Go to Top
  • No products in the cart.

Hanging Judge or Fair Play? The judicious use of environmental enforcement

To prosecute or not to prosecute?

How do we balance “fair” with “fast” when business needs to lift its environmental game?

Consider a cost-benefit analysis: the cost of developing a council environmental training program would be paid off if it avoided the cost of just one prosecution.

Does this mean that all prosecutions can be avoided by governments delivering good industry training? Not necessarily.

Good operators support enforcement because they hate being undercut on bids by less scrupulous firms skimping on the costs of their environmental controls. And they hate having their sector brought into disrepute when environmental incidents hit the media, as they inevitably do.

Doctoral researcher Mark Wright says that there are thousands, if not hundreds of thousands, of environmental offences a year in New Zealand, yet under 100 prosecutions.

I believe that enforcement – the use of legal sanctions (including prosecutions) for breaches of environmental law – is a vital part of the environmental management toolbox. But it’s much more effective when it’s part of a supportive framework that includes research, policy, training and, most importantly, partnership.

So what would happen if there were a supportive framework but no prosecution? Or prosecutions without any support for industry to improve its performance?

Read on  to discover the perverse outcomes of poor enforcement choices:

  • The Hanging Judge
  • The Wild West
  • Hands Off

– and find out how to set up a Level Playing Field that supports the good operators and lifts the game of the other players.

Not surprisingly, people feel strongly about enforcement: they either love it or hate it.

While enforcement is an essential tool, it’s not a tool of first resort. It needs to be part of a multi-pronged approach to promote rapid improvements in environmental practice, an approach that must also be transparent and in line with natural fairness and justice.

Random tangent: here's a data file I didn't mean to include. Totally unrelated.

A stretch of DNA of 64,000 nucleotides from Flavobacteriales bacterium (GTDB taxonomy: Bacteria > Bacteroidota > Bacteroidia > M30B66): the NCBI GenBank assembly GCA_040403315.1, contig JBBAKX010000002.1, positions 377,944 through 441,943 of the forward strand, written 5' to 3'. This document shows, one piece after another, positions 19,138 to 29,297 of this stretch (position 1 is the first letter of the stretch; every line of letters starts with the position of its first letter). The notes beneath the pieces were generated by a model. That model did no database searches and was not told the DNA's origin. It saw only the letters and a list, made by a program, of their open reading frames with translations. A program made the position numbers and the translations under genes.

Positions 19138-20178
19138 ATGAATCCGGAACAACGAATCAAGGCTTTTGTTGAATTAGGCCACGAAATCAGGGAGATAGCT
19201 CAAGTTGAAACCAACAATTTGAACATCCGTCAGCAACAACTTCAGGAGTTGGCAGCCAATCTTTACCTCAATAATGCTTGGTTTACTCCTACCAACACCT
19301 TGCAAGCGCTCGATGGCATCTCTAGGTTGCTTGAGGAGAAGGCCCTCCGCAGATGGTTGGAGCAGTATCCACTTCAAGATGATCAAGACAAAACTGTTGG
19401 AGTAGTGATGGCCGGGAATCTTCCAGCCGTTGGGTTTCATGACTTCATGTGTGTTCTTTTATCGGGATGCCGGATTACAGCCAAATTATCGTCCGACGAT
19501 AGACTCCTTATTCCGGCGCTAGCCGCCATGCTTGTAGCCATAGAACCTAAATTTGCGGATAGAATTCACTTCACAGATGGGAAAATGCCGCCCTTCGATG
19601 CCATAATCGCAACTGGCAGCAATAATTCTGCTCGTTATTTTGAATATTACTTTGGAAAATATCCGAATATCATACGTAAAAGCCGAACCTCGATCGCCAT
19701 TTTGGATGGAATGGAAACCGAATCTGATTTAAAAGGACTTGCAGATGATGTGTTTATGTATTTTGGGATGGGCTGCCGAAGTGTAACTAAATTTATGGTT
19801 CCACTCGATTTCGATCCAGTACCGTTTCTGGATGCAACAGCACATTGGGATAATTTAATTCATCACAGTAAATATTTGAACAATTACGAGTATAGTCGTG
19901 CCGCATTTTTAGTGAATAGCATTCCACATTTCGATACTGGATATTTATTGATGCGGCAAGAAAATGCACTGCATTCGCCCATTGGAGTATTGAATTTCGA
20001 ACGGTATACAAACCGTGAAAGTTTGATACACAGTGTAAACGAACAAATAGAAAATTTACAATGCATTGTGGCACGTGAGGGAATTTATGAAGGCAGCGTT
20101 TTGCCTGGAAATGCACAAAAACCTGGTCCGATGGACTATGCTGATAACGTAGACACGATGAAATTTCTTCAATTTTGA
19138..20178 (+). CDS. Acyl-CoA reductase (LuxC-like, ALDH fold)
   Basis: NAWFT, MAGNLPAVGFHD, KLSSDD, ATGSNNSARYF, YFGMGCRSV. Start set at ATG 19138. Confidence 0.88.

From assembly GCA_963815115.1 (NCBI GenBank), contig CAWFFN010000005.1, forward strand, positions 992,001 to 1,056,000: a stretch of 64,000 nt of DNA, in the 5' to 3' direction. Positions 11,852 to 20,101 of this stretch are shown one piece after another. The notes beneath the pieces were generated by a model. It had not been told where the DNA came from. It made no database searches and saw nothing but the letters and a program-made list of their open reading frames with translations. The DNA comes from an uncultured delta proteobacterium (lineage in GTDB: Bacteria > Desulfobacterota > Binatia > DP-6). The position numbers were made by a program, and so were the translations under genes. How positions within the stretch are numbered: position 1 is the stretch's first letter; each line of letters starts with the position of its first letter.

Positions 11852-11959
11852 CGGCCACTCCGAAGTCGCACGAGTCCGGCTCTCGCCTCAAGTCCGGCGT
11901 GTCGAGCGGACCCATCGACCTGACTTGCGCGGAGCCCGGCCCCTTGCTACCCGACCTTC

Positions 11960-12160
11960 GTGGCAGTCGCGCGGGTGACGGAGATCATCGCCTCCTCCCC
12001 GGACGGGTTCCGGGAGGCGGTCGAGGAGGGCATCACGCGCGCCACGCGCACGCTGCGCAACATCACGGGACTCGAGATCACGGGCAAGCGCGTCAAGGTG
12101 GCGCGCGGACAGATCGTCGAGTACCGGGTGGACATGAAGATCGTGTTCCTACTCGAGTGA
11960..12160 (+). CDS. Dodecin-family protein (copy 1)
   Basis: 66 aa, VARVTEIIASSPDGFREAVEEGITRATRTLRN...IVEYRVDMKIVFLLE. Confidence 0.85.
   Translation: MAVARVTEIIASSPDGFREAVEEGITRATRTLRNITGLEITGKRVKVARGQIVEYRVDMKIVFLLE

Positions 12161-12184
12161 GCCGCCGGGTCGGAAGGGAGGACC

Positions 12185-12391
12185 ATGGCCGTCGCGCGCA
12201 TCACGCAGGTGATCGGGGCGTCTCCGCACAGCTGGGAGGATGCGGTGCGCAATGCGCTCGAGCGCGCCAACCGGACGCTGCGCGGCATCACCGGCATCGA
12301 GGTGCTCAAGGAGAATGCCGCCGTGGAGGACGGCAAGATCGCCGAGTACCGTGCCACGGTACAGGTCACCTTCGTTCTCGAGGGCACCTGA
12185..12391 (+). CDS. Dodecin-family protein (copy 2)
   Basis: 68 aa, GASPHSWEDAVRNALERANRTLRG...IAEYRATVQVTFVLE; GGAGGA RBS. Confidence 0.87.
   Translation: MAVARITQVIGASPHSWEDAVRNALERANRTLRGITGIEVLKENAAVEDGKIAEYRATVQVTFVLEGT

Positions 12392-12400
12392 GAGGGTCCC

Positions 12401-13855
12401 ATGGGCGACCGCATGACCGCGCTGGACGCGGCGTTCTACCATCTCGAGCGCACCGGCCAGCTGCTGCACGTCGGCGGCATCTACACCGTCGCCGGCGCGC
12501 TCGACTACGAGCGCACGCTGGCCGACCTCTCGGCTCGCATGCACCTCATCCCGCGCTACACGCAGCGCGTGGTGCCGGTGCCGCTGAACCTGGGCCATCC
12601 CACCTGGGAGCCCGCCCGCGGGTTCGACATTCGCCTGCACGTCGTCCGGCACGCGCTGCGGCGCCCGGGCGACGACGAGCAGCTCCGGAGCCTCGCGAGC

For example, it would clearly be a breach of natural justice if an environmental agency lacked clear standards, but used punitive enforcement in the event of breaches of the law, especially where there are no clear guidelines as to what measures would have enabled them to avoid it. Industry would understandably lose confidence in environmental laws and processes.

But what if enforcement was not used at all, but good guidelines and industry training were available? In that case, we’d probably see better environmental performance emerge – but it might take a very long time, with valuable environmental resources being damaged along the way, and a loss of community confidence in the law.

So on balance, I think that having a good regulatory framework (ideally accompanied by a good guideline and industry training in how to use it) and the appropriate use of sanctions and incentives offers a faster track to environmental protection. These days, in New Zealand at least, councils can choose from various levels of legal enforcement, from small “instant fines” up to full prosecution in a court of law before a specialist judge.

All the evidence tells me that taking a partnership approach to this issue is highly cost-effective and produces a better overall results for participating businesses and the environment in a shorter time.

By “supportive framework”, I mean the elements shown in my success framework shown below. This version is for government bodies (I have a different one for businesses) and includes:

  • a partnership-based approach to an environmental issue
  • a strong research base to justify its management of the issue
  • a clear policy framework
  • an appropriate level of environmental permitting and regulation, including enforcement
  • an effective and well-resourced training program
  • good outcome monitoring to measure the effectiveness of the elements in the framework.

The success framework sets up a process that is fair to all parties, including communities affected by the environmental issue of concern. Enforcement provisions are ideally supported by a transparent and consistent approach to making decisions about when and how to use enforcement, such as the excellent example given by Environment Canterbury.

There are two times when not to invest in the stock market: one when you don’t have money, and two, when you do have money. Mark Twain

So… when is it a good time for a company to invest in good environmental controls? One, when you are heavily regulated, and two, when you’re not.

Why? Because hard-nosed business experience shows that taking sensible precautions to protect the environment can save significant contractual and other financial losses caused by storm damage to works, as well as generally being good – and profitable – business practice.

Check out the table below for more detail about the four options for government bodies to consider when deciding what approach they will take to using enforcement – it shows how good regulation and enforcement in the context of the supportive success framework promotes sustainable changes in practice – faster and more cost-effectively.

Links:

  • Find out more about Mark Wright’s research into breaches of environmental law in New Zealand in this excellent article by Jamie Morton of the New Zealand Herald here
  • Read my blog on the ROI of environmental training here
  • Find out more about my ROI Workshop here and my other workshops here

 

Share